Are you wondering when is the best time to eat raw foods?


Right now… during the hot summer months.

You can certainly eat raw foods at any other time of the year. But, hands down, the best time to eat raw is when it’s hot and sticky, and the heat has naturally been turned up by the elements.


Well, it’s pretty simple, actually.

What is the energy of “raw” foods?

By the way, I’m not talking about raw dehydrated foods, and raw flax crackers, and raw kale that has been dried into chips and coated with various “cheese-like” substances.

I’m talking about raw fruits and vegetables that are cool to the touch and dripping with moistness.

Think about a ripe summer peach, or slicing into a cool cucumber. That’s the kind of raw foods I’m talking about.

Plain and simple: the energy of raw fruits and vegetables is cooling and cleansing.

It’s what the earth naturally provides for its inhabitants during the hot summer months.

Raw summer fruits and vegetables are filled with moisture that cools us when we eat it. Here are some delicious examples:

  • Cucumbers
  • Tomatoes
  • Bibb lettuce
  • Red and green leaf lettuce
  • Romaine
  • Peppers
  • Peaches
  • Plums
  • Grapes
  • Strawberries
  • Blueberries
  • Watermelon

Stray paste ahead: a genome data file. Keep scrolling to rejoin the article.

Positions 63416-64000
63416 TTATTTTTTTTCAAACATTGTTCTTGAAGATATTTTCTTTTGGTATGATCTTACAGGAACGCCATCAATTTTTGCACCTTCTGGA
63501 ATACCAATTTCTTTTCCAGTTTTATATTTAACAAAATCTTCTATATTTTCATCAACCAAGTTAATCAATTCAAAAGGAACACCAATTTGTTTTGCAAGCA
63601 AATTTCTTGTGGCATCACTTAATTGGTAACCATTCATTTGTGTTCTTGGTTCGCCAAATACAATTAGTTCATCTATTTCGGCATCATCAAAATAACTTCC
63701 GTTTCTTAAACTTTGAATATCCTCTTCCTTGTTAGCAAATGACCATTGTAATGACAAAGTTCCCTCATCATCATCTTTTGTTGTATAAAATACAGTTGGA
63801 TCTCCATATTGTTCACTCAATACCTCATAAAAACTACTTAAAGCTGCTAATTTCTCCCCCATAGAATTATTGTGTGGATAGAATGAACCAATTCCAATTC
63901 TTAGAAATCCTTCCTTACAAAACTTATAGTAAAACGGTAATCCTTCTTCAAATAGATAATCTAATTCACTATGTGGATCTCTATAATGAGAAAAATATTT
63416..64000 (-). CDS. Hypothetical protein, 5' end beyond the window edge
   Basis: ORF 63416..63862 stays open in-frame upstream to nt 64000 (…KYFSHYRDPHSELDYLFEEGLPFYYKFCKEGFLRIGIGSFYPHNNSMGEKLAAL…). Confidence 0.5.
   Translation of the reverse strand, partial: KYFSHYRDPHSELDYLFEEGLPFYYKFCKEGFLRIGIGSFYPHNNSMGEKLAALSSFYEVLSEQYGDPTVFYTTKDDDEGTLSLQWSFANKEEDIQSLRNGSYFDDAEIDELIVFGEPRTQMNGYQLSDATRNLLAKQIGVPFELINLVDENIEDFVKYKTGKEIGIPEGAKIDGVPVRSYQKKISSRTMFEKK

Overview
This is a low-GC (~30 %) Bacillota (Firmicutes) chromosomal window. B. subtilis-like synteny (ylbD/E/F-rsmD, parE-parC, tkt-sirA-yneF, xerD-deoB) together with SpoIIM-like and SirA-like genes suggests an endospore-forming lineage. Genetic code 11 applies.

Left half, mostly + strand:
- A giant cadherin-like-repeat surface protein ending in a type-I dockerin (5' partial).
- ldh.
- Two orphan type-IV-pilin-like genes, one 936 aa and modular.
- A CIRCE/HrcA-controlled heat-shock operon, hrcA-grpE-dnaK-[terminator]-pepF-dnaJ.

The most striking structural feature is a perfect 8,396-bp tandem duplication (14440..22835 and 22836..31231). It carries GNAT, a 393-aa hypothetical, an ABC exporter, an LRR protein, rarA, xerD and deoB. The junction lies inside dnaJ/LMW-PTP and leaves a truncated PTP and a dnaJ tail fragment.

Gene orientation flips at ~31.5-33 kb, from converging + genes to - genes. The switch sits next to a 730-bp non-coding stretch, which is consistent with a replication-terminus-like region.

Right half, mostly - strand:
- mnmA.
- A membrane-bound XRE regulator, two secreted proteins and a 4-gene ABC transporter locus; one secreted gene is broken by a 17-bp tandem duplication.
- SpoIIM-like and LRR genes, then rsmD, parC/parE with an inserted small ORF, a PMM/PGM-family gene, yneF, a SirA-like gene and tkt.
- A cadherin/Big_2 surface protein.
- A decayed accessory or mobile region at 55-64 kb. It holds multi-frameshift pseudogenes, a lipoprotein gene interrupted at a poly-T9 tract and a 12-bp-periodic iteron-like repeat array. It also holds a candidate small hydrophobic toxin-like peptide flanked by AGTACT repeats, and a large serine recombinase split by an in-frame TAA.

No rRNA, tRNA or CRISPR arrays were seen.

For those of you that are still carrying excess weight from winter, NOW would be the best time to go on that raw foods diet you’ve been asking about.

In the wintertime eating too many raw fruits and veggies would cool the body, slow metabolism, and help your body pack on the pounds. But, the opposite happens during the hot summer months. Raw fruits and vegetables with their cooling and cleansing effect can help you shed those extra pounds.

Raw foods can also be highly effective at cooling inflammatory conditions like heart disease, MS, Hashimoto’s and rheumatoid arthritis.

Raw foods often have a slightly sour and bitter flavor. Once again this speaks to their cleansing and cooling properties. The bitter flavor is cooling and the sour flavor is astringent (toning).

Anytime you add heat to food (via cooking) it has an entirely different effect on the body.

Try this experiment; take a raw strawberry or an apple that is slightly sour, a little bitter and sweet, and put that fruit onto the heat (saute, bake or grill). Once you do that you are bringing the carbohydrates to the surface, caramelizing the sugars, and making that food sweeter.

There is a big difference in the effect each flavor has on the body and it’s organs. The sweet flavor has a “retarding” or slowing effect. If there is too much sweet flavor in your diet you are going to gain weight.

If you are a health practitioner and want a deeper understanding of food and how it affects the various bodily systems, check out my Health Coach Cooking Certification class.

This certification includes 10 classes on holistic cooking techniques used for supporting and healing the most popular health conditions: